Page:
Founded in 2011, Matterport built an enviable reputation as the gold standard in creating 3D virtual tours for residential real estate. But now its ambitions are much bigger: It wants to digitize the entire world.
RJ Pittman masterminded that pivot when he joined the 3D data capture company two and a half years ago. He saw Matterport as a data platform, not just a place for top-quality 3D walkthroughs. Each Matterport scan, he realized, contained millions of data points with immense untapped potential. And that 3D “digital twin” of the real world presented all sorts of opportunities: for space planning, facilities management, energy efficiency, and easily indexing sprawling real estate portfolios. We recently spoke to Pittman about how Matterport’s data will transform our interactions with the physical world.
In Part 1 of this two-part series, Pittman discussed his longtime focus on finding the white space for new ideas, in both tech and real estate. In Part 2, we dive into his journey as CEO of Matterport, how he executed his vision for the company—and the opportunities he’s seeing for revolutionizing the built world with Matterport’s data.
RJ Pittman, Matterport CEO
As CEO, what’s your vision for Matterport?
RJ Pittman: Matterport became known as the gold standard for creating the virtual tour for open houses—super-high-resolution, beautiful, immersive, true 3D walk-throughs. I knew the technology, but I hadn’t paid much attention to the company. But once I started looking, I saw not just this great virtual tour company, with this amazing Pro2 3D Camera that captures millions of data points. What I saw was a company that was potentially building the most important spatial data library in the world.
So I posed a question to the investors and board members and founders. “Have you ever thought of being a data company? What if you unlocked all of the insights that are trapped inside each and every Matterport space?” And they all said, “We’re in.” They were ready to turn Matterport into a platform business. I’d found my next opportunity at the intersection of property and technology.
I joined the company in December 2018. On January 27, 2019, we were at Times Square in New York City with the whole leadership of the company and 50 of our largest customers and partners, hosting an event where we said, “We’re flipping this company and doing a hard 90, and everything you knew about it and everything you bought into before is about to change. Come with us on the journey. This is going to be big.”
You called what you’re doing now “Google Maps for the built environment.” At a practical level, what does that mean for consumers and for enterprises?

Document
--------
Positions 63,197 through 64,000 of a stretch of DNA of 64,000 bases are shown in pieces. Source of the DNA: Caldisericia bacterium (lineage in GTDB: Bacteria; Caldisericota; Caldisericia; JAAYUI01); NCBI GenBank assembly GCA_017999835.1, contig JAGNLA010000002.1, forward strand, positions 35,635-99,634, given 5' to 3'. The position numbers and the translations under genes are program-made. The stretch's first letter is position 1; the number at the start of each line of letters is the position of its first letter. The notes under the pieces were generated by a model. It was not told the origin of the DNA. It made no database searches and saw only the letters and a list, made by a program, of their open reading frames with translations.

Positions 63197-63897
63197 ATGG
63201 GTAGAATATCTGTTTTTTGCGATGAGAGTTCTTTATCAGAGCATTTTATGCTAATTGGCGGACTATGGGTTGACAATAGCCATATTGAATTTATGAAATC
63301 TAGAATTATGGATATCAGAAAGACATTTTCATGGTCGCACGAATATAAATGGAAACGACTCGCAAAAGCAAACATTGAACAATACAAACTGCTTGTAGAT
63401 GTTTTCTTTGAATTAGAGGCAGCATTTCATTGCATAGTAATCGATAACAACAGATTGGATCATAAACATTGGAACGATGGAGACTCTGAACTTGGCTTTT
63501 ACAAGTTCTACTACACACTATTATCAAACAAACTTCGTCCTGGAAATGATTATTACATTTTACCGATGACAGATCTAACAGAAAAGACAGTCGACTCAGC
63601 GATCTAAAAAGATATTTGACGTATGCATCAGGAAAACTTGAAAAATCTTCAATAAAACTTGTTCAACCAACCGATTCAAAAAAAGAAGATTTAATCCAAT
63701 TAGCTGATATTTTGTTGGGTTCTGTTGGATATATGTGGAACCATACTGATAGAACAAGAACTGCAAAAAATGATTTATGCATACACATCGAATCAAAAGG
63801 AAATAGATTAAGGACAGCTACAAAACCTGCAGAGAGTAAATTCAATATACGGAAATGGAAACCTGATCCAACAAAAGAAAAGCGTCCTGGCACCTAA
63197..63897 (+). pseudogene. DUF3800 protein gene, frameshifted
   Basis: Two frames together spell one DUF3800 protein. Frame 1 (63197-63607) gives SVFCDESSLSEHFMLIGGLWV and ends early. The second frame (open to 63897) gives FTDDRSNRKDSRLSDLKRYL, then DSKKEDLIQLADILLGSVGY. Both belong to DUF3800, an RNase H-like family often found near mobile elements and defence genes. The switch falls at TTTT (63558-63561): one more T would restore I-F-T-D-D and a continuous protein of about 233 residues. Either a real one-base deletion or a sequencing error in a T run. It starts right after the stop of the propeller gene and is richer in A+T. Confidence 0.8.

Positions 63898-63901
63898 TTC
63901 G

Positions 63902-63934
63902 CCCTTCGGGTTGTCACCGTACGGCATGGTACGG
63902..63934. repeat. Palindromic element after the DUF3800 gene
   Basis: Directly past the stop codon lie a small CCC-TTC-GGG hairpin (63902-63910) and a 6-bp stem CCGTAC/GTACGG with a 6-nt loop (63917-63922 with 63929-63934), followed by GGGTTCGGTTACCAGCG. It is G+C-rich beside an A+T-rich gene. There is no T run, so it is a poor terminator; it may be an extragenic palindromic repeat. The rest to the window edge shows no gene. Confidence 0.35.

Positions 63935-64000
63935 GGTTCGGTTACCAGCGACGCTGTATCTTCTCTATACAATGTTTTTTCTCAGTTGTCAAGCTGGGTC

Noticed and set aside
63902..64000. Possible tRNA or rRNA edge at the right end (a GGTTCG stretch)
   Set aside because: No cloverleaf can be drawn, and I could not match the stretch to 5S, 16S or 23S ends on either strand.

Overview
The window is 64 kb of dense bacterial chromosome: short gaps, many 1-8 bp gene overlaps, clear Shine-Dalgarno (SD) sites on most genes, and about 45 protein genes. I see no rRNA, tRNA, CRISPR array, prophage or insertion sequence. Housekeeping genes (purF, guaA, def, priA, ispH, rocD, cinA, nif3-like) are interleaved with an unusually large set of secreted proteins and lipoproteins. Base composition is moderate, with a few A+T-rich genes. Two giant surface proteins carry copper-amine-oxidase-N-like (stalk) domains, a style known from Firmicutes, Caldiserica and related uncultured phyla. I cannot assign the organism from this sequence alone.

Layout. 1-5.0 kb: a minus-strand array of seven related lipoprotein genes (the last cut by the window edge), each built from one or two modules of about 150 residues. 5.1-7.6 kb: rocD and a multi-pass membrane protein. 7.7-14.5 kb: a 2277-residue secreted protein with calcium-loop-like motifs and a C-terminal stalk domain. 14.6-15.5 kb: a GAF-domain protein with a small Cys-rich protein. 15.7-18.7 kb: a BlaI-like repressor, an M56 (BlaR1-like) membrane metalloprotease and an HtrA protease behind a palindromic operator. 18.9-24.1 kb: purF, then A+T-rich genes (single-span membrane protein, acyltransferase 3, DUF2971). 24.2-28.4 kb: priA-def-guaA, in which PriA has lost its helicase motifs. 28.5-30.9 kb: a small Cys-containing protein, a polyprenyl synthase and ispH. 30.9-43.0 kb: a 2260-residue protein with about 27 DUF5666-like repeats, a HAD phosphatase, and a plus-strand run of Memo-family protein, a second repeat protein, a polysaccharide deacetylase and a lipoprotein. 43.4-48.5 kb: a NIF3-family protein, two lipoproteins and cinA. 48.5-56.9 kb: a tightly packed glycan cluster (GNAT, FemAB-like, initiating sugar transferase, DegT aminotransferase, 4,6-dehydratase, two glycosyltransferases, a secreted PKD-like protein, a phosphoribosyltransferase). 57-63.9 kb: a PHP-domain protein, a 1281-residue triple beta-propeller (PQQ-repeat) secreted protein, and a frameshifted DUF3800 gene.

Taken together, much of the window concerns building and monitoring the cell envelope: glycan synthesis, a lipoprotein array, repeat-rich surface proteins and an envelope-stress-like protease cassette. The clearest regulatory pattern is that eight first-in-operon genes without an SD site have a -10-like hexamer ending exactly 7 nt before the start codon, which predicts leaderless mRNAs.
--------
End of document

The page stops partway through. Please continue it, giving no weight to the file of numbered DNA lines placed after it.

RJ Pittman: That was the easiest way to describe Matterport in a parlance that we thought the world could understand as we branched out from residential real estate. The thing is, this is just as valuable to somebody looking for new office space as it is for somebody touring a home. It’s just as valuable to somebody who wants to re-layout an existing office space. You can do space planning in a convenient and digitized fashion, where you can collaborate remotely.
When you create a Matterport space, we’re capturing millions of measurements in each 14-second sweep. It’s the equivalent of a professional contractor with a laser measuring device being in your house for a couple of weeks. You then can keep coming back to those measurements and that information for the life of the building. If you want to remodel, if you need to repair something, whatever it is, you can operate and manage the building just from these digital blueprints.
Think about a Starbucks, a Whole Foods, a Home Depot. Those companies have huge fleets of physical store footprints, and facilities management is a 24/7 battle for them. Every Starbucks is changing its layout every day. There are 35,000 locations in the world. They’re changing the merchandise, they’re re-designing the checkout lanes for traffic efficiency or COVID safety, they’re rethinking the workplace area with wi-fi and power jacks. This has all been done manually, boots on the ground, pencil, and paper. Not anymore.
This is what we mean when we say that we’ve turned buildings into data. Now a facilities manager can say, “How many of my Starbucks locations in the U.S. that are less than 2,500 square feet have at least two cash registers and checkout lanes and a storage room that’s at least 500 square feet to store new equipment and supplies?” Until us, there was no way to do that efficiently across 11,000 stores in North America. None.